I have a new report out this week called “Mind the Gap: The Case for Re-Imagining the Way States Judge High School Quality.” I hope you’ll give it a read.
I’ll be blogging about it all week, starting today with a look at why we even need high school accountability systems at all. As I point out in the paper, we’re in the midst of a strange paradox. Reading and math achievement levels are increasing for 4th- and 8th-graders, but they’ve barely budged for high school students. High school graduation rates are at all-time highs, and more students are going to and persisting in college, but college dropouts are now a bigger problem than high school dropouts.
The graph below shows what the trend in achievement scores looks like. Since 1973, math scores for the average 9-year-old have risen 25 points (on a 500-point scale). Scores for the average 13-year-old are up 19 points. Both of these are statistically and practically significant. But the average 17-year-old today is scoring only 2 points higher than the average 17-year-old in 1973, and even that small gain is not statistically distinguishable from 1973.
The same pattern emerges in reading, just with smaller increases for 9- and 13-year-olds.
Before I provide one possible solution for how we can change this situation, I want to first discuss two unsatisfactory theories about why high school progress has been so much slower:
1. Simpson’s Paradox. As I’ve written before, a mathematical quirk known as Simpson’s Paradox can distort an overall trend when the composition of groups that make up the trend change over time. As the United States population has become more diverse, a representative sample of students picks up more and more minority students, who tend to score lower overall than white students. That can make our overall scores appear flat, even as all of the groups that make up the overall score improve markedly.
Simpson’s Paradox is masking gains in many areas of American education, and it is here too. Once we separate the scores by student subgroups, the gains look much better. Here are the math score gains by race since 1973:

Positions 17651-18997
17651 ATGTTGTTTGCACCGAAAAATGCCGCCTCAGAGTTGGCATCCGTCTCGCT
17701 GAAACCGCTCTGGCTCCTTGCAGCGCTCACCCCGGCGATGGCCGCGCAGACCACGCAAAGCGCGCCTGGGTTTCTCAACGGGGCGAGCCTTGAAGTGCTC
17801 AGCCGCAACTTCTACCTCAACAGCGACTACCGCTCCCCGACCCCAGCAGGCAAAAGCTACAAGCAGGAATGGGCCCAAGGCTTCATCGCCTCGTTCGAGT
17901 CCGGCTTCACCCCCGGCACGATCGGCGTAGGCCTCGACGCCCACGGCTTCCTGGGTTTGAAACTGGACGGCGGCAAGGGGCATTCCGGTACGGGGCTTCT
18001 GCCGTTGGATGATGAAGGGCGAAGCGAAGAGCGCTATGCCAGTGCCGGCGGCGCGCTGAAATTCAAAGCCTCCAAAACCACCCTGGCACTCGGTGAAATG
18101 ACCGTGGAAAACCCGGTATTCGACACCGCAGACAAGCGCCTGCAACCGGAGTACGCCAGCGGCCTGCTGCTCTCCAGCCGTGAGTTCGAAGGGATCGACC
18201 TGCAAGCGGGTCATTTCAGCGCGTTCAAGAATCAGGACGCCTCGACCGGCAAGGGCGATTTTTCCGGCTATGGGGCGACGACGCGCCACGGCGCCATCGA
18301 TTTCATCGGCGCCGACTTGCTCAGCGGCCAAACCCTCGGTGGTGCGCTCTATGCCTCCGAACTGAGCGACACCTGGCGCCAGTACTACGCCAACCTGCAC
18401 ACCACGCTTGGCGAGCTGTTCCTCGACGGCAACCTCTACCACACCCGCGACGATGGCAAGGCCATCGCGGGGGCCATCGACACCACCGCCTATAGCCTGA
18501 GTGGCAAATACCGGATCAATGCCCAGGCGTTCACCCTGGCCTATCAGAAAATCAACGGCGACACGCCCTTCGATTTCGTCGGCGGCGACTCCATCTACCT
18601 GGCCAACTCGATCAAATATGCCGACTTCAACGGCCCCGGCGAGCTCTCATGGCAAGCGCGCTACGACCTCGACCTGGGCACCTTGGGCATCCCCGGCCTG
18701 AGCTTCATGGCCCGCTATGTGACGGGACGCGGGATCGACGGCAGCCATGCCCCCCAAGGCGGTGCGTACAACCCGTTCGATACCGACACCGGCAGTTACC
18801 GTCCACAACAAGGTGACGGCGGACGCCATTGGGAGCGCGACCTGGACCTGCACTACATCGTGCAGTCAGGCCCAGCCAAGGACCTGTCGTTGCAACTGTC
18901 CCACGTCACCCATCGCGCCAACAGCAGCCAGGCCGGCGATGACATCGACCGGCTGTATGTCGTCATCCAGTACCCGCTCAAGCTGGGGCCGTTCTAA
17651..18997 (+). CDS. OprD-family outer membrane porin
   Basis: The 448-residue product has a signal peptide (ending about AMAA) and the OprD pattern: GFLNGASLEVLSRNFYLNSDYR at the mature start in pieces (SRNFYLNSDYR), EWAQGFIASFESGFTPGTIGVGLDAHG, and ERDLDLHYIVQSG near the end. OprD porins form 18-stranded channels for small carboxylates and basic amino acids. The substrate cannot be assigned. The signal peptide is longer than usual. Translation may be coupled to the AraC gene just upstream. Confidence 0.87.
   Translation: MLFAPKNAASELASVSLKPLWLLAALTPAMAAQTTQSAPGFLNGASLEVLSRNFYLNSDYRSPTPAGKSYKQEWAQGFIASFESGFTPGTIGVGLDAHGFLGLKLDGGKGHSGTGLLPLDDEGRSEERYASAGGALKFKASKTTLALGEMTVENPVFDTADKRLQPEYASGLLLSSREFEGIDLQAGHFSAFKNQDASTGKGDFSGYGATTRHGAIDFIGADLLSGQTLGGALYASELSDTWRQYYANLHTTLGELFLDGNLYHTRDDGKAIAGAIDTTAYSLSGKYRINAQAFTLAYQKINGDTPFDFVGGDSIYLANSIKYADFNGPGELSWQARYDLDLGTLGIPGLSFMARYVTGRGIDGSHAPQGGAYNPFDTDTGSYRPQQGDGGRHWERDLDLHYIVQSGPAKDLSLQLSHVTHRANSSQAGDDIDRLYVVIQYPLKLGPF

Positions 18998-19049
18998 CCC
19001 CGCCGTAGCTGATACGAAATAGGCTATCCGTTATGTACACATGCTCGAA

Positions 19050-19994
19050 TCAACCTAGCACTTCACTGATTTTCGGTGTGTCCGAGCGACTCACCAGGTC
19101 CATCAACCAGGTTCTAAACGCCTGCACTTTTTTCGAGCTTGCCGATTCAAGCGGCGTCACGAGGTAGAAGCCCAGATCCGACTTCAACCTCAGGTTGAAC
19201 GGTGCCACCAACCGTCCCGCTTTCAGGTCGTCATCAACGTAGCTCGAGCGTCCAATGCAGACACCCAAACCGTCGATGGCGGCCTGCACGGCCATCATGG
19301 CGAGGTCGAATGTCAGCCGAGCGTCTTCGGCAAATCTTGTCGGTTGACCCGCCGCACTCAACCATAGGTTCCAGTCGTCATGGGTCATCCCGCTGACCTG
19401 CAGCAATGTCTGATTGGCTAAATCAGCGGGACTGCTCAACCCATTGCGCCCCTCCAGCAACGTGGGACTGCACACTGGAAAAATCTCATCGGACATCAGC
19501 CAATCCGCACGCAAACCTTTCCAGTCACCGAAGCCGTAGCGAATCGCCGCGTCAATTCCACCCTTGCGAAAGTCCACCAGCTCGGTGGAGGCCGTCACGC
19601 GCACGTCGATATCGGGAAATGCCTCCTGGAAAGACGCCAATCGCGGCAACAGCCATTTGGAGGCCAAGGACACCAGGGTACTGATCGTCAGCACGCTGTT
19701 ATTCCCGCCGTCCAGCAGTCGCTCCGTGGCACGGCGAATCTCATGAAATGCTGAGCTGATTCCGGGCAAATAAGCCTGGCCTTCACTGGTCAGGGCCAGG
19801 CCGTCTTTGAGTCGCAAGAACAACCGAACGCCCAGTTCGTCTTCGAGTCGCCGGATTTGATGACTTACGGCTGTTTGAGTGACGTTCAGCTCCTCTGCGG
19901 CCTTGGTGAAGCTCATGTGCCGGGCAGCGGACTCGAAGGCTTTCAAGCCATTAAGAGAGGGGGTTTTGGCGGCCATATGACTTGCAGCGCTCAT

White students: + 4 points
Black students: +18 points
Hispanic students: +17 points
All of these are better than the national average, all are statistically significant, and the gains for black and Hispanic students are particularly impressive. That’s great news, but it still doesn’t entirely explain why high school progress has been so much slower than the gains for younger students. Plus, there’s no reason to believe Simpson’s Paradox is somehow worse for high school students. Although the demographic make-up of 17-year-old test-takers has changed over time, the same is true for 9- and 13-year-olds, and the magnitude of demographic changes looks nearly identical across all grade levels. In short, Simpson’s Paradox is masking some gains at the high school level, but it doesn’t explain why high school students are not growing as much as elementary or middle school students.
2. Student motivation. This is a common explanation, but it’s probably wrong. You hear it in various forms, from grumbling about “kids these days” or the latest video games or lack of interest in no-stakes bubble tests. But the divergence among grade levels cannot be simply due to differences in motivation. NAEP is not just a multiple choice test—it also requires students to engage with the material and respond in writing. On those more complicated portions of NAEP, high school students have relatively similar response and engagement rates as elementary and middle school students have (see here for example), suggesting that older students are not less motivated to perform than younger students.
So how do we start kickstart achievement for high school students? It’s not by doubling down on graduation rates–those are at all-time highs already. And, in a world where more than 80 percent of high school students graduate on time and 90 percent go on to earn some form of high school diploma, the low-hanging fruit has all been picked.
The current focus on low-level academic skills and high school graduation rates has proved useful, but it won’t be sufficient to drive dramatic improvements going forward. Instead, states must develop new ways of defining success and ensuring that high schools are truly preparing students for college or careers.
Read my full report, or check back here throughout the week, for my recommendations on how to get there.
This post originally appeared on Ahead of the Heard.
Last updated July 15, 2015